Teachers stage strike action at Ipswich School

Teachers spend March 1 striking after disputes with Ipswich School over their pensions.

Teachers spend March 1 striking after disputes with Ipswich School over their pensions. - Credit: Darren Smith

A number of teachers at a private school in Ipswich took strike action on Tuesday over potential changes being made to their contracts.

Members of the teaching unions NASUWT and NEU unions gathered outside the gates of the prestigious Ipswich School in Henley Road, protesting changes which they say could potentially affect their pensions.

Staff are concerned the proposed changes could lead to them having to leave the Teachers’ Pension Scheme (TPS). 

Headteacher Nicholas Weaver says the school is concerned that the amount the school is required to pay into teachers’ pensions may rise significantly. 

He says: “Our original proposal was to come out of the TPS, but we've modified that to a proposal where teachers stay in, but we set limits on affordability.  

“This would mean we would come out if they were breached in the future, but we're not proposing to take anybody out of the TPS.” 

However, representatives of the two unions are unhappy with this proposal, and feel it is pre-emptive. 

Teachers gathered with placards bearing slogans to protest proposed changes to their contracts.

Teachers gathered with placards bearing slogans to protest proposed changes to their contracts. - Credit: Darren Smith

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Keith Anderson, regional organiser for the NASUWT, said: “There is no need at this time to change anyone’s contract.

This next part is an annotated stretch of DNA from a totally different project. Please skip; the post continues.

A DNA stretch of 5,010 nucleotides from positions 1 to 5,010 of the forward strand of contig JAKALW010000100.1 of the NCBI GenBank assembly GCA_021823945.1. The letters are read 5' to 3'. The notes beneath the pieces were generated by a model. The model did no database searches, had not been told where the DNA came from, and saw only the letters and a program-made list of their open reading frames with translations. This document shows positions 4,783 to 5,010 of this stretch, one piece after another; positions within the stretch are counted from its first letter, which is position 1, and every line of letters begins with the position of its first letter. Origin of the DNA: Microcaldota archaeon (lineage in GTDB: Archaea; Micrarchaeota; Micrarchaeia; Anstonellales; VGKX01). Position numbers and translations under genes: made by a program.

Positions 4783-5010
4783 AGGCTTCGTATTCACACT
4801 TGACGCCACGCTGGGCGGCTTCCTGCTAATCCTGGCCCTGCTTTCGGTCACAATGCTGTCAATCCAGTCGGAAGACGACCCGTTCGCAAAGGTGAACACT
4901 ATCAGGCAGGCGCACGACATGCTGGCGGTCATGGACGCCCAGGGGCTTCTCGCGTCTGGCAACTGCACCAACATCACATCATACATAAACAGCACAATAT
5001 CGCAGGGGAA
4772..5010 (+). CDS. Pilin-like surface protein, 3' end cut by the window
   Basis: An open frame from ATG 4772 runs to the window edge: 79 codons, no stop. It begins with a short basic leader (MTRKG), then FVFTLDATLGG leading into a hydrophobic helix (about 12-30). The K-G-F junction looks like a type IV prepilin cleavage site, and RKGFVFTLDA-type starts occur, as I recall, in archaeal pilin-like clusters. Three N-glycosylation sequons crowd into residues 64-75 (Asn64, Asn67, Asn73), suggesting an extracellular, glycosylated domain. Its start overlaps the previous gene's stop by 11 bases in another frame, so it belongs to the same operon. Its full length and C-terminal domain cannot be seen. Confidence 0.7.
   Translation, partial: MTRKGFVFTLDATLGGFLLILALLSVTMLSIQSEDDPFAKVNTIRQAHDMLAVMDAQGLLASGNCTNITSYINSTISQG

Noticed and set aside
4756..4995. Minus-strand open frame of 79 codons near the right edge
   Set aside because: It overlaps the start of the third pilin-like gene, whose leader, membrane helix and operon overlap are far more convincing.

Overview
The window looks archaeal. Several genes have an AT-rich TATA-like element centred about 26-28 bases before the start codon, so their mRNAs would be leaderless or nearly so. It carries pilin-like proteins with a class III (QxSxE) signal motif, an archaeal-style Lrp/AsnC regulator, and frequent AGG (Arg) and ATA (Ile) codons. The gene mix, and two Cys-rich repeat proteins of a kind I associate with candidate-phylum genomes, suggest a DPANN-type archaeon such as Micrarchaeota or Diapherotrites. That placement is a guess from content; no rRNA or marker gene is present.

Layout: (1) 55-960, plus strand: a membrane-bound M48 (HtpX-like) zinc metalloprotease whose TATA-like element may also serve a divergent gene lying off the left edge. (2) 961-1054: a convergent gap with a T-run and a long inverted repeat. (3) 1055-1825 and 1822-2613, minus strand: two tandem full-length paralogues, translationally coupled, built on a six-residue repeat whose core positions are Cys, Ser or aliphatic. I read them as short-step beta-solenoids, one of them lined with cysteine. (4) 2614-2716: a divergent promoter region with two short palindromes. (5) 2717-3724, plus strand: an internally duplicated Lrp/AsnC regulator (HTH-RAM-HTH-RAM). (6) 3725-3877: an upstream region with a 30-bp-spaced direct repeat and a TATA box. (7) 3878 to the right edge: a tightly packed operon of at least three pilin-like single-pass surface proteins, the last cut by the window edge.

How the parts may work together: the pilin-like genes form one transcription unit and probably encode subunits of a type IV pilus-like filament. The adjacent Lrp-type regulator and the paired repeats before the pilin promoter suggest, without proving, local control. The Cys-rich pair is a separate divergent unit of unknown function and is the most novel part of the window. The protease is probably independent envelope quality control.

“When the government comes forward with an announcement, that’s the time to have further conversations and make decisions 

“But now is not the time to do that. At the moment, it’s all ‘buts’ and ‘maybes'.’” 

Craig Tournay Godfrey, the Ipswich and South Suffolk District Secretary for the NEU, added: “They said that because of the financial burden, the school would not be able to afford to remain in the TPS, but we have no evidence yet that that’s going to happen. 

Mr Anderson says that teachers do not take strike action likely, and would rather be in the classroom teaching.

Mr Anderson says that teachers do not take strike action likely, and would rather be in the classroom teaching. - Credit: Darren Smith

“Once we know, we will all get together and help the school if it is in difficulty, to reach the best outcome. We will all work together.” 

Mr Anderson added: “Teachers do not take strike action readily. They're really disappointed in their employer, because they’d far rather be in the school teaching the kids.” 

Teachers braved the wind and rain to protest outside the school.

Teachers braved the wind and rain to protest outside the school. - Credit: Darren Smith

Mr Weaver said: “The potential rate rise in the future is a risk to the finances of the school if it's not something that we address now.” 

He said that the school and staff were engaged in an ongoing consultation process.